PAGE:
We were in Colorado for two-and-a-half weeks, and during that time we watched the upper-elevation aspens lose most of their leaves. The lower-elevation aspens followed, going from green, to yellow and orange, and then, in some cases, bare. Rain and snow set in, and we saw the snow level drop from 11,000 feet down to 10,000 feet, then 9,000 feet, and even briefly down to 8,000 feet. It felt like winter was approaching rapidly.
I love that transition, when autumn gives way to winter. The aspens reveal their bones – their beautiful white trunks and branches – while a few leaves still hang on, adding splashes of yellow and orange to the forest. There’s a feeling in the air that the seasons are changing, and the mountains are settling in for a long season of cold and snow.
Trying to capture that feeling in photographs is challenging, to say the least, but here are some of my attempts. I’ll include more in my next post.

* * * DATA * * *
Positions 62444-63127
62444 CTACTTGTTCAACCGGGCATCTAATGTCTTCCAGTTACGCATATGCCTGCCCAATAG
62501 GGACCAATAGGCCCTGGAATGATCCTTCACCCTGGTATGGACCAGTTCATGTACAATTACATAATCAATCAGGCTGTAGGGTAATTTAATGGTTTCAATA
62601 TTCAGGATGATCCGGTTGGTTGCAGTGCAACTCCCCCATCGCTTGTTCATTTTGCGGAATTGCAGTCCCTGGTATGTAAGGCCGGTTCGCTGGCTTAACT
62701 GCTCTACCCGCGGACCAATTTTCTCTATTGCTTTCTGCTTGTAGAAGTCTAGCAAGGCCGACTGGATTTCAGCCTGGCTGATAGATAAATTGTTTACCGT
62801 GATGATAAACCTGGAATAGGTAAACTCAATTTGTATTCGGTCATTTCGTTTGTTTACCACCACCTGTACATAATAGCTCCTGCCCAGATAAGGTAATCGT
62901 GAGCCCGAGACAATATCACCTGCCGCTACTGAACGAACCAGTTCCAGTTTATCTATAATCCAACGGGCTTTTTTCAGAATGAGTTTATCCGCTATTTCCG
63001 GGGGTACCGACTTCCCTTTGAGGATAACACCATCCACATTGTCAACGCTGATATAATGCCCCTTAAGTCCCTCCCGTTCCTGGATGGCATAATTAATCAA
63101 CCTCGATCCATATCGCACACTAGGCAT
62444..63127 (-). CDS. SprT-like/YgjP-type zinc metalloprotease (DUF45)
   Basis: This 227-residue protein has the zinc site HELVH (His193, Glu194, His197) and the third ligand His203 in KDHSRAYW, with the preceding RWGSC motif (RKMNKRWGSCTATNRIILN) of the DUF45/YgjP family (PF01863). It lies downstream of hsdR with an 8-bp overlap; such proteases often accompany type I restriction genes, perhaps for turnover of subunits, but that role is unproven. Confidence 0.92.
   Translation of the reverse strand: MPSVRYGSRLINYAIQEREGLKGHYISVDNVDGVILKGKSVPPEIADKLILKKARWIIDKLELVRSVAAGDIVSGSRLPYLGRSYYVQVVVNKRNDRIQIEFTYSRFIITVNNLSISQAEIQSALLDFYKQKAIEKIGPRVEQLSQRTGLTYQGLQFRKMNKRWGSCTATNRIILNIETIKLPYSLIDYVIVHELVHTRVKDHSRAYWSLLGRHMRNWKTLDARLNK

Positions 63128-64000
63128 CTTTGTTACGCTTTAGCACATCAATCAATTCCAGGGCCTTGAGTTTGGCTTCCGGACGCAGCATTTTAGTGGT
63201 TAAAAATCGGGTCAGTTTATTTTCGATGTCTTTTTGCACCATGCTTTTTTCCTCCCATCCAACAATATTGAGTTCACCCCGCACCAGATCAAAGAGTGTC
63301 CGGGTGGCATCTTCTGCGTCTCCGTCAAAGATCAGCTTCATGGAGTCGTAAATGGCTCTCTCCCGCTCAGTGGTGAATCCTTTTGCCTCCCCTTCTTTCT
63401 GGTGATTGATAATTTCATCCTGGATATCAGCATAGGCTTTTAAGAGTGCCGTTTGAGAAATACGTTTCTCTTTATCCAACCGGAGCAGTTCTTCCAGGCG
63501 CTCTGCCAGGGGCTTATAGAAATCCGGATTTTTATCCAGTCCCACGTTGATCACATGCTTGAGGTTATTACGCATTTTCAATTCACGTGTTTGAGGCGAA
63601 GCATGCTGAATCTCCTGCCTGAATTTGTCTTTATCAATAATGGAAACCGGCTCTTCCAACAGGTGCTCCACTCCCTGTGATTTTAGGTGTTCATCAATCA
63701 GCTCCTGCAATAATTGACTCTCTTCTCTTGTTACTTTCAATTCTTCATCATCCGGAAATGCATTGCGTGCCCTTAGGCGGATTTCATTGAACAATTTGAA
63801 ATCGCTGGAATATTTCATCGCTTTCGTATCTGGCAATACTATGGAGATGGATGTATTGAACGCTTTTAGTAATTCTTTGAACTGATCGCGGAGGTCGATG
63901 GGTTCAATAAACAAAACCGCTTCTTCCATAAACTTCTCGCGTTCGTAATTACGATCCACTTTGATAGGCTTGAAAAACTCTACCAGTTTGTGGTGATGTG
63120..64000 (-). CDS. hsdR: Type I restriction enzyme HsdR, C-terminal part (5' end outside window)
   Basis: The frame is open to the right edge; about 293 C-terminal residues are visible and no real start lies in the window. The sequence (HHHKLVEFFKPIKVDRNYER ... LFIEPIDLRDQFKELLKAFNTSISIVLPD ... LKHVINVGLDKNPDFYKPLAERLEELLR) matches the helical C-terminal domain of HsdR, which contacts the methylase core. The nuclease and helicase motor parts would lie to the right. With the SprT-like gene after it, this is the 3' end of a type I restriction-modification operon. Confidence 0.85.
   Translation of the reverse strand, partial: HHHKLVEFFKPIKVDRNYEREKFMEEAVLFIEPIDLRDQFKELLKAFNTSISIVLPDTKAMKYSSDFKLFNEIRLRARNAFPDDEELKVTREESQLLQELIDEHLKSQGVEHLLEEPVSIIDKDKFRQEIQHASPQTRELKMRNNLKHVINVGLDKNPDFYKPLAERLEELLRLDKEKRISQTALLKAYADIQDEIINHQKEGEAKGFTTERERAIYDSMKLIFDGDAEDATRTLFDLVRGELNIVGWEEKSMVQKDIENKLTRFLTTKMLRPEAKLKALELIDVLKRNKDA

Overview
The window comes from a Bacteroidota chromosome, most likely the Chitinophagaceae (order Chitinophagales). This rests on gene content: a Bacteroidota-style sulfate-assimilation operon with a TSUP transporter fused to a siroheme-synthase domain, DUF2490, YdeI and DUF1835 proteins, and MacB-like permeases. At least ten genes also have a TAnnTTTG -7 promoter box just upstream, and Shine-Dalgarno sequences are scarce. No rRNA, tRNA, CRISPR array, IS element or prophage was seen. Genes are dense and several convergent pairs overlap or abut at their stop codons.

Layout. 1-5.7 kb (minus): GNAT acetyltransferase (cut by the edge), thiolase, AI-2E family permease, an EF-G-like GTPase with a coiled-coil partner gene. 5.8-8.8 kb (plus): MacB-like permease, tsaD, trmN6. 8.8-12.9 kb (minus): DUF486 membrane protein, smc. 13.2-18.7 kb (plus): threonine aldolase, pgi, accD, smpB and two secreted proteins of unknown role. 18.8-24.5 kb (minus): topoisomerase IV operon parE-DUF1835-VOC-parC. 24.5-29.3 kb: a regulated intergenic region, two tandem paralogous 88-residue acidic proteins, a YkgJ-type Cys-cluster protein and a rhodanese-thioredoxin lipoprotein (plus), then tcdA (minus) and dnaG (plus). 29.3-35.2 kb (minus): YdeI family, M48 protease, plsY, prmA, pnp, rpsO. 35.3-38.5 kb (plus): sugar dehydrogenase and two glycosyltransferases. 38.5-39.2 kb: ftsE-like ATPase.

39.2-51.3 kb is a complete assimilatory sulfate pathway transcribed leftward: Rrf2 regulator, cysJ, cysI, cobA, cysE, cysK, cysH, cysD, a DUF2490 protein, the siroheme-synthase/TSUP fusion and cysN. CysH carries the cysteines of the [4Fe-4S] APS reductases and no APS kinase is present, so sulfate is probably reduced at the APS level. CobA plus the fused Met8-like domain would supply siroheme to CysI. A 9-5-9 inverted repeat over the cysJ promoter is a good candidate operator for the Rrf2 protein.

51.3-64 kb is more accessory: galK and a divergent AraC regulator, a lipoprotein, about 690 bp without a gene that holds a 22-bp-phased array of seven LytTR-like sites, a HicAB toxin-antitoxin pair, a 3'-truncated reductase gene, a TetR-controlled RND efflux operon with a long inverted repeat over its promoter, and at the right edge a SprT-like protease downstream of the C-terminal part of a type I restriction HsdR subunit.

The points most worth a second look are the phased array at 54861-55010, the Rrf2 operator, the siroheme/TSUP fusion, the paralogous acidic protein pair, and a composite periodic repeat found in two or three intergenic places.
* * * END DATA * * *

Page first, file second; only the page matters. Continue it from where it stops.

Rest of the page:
— Michael Frye
Michael Frye is a professional photographer specializing in landscapes and nature. He is the author or principal photographer of The Photographer’s Guide to Yosemite, Yosemite Meditations, Yosemite Meditations for Women, Yosemite Meditations for Adventurers, and Digital Landscape Photography: In the Footsteps of Ansel Adams and the Great Masters. He has also written three eBooks: Light & Land: Landscapes in the Digital Darkroom, Exposure for Outdoor Photography, and Landscapes in Lightroom: The Essential Step-by-Step Guide. Michael has written numerous magazine articles on the art and technique of photography, and his images have been published in over thirty countries around the world. Michael has lived either in or near Yosemite National Park since 1983, currently residing just outside the park in Mariposa, California.